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Hans Abrahamsen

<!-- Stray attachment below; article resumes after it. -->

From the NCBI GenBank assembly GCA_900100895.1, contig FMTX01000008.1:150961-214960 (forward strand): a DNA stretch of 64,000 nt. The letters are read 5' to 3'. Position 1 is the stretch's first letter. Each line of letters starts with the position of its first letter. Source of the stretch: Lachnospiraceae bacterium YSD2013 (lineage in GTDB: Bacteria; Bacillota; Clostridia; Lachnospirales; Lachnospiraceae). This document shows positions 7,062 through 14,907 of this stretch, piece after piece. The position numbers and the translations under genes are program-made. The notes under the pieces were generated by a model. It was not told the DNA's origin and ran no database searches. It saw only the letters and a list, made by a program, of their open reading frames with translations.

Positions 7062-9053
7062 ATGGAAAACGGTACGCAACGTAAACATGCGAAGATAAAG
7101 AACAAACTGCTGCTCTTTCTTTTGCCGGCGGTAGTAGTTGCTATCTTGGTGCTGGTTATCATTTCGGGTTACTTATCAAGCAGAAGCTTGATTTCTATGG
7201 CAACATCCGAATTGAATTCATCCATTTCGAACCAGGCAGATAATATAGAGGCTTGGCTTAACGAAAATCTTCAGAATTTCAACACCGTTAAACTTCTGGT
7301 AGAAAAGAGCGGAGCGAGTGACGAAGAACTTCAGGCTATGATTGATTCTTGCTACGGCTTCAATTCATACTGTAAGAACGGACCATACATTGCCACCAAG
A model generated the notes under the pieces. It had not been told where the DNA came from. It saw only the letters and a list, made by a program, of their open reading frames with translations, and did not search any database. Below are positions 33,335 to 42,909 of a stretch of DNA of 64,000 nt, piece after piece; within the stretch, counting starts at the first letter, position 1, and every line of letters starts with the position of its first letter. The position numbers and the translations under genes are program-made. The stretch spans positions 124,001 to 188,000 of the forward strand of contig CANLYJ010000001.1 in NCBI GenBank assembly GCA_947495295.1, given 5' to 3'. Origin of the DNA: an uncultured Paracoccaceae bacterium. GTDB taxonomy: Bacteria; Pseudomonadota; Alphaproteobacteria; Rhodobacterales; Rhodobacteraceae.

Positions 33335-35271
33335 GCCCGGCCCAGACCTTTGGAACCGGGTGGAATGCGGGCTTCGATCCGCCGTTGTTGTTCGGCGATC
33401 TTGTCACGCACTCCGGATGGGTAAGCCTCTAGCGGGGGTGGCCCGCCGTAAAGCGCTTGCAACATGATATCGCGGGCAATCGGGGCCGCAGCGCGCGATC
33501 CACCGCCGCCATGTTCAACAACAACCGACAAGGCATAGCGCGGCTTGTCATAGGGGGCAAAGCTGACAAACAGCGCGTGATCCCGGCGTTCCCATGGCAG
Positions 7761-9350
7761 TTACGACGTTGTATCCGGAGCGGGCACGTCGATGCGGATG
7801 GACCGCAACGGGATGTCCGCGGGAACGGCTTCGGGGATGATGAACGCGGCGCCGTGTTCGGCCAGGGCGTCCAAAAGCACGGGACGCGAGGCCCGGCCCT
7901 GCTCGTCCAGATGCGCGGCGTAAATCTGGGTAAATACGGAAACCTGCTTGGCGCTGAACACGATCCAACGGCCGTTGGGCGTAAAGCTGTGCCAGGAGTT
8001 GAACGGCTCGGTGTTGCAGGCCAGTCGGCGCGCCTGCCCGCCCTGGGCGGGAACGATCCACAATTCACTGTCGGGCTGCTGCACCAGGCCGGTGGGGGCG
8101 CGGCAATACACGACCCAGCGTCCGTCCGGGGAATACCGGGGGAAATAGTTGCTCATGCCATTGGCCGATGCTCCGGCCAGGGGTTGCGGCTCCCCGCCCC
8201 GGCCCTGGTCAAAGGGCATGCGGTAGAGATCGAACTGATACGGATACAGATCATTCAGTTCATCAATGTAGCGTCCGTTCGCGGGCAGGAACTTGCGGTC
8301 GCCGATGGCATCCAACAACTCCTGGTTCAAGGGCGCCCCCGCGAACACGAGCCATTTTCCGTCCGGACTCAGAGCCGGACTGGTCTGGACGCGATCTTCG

Created in 1952, Hans Abrahamsen is among the younger representatives from the Danish motion toward “new simplicity” (ny enkelhed), which developed in the 1960s and 1970s. His items, mostly quite brief, are designated by extremely light, finely orchestrated textures, too little severe dissonance, and the usage of collage and pastiche. Abrahamsen analyzed music background, theory, and French horn in the Royal Danish Conservatory in Copenhagen, while learning structure privately with Per Nørgård and Pelle Gudmundsen-Holmgreen, two from the founders from the “fresh simplicity” motion. In the 1970s, Abrahamsen’s music was known for a straightforward, almost naïve, usage of contrasting blocks of materials, often constructed of three-note cells, as with Skum (1970) for chamber orchestra, or the Ten Preludes for string quartet (1973). Abrahamsen consequently developed a far more complicated and dramatic design, as exemplified by the next String Quartet (1981) and Nacht und Trompeten for orchestra (1981), most likely his most well-known orchestral work compared to that stage. Through the 1990s, Abrahamsen published very few fresh works, doing plans and orchestrations of old music while he reevaluated his personal style of structure. His first main work following this period was his Piano Concerto (2000), which mixed his earlier overall economy of materials with evocative manifestation. In every his music, Abrahamsen offers striven to help make the instrumentation obvious and sensitive (he’s an influential instructor of orchestration in the Royal Danish Conservatory). In 1990, Abrahamsen produced, with Søren Hansen amongst others, the Århus Sinfonietta, which includes been a significant outlet for songs in Denmark. Abrahamsen’s various other works include agreements for chamber ensemble of music by Satie, Nielsen, and Ravel.

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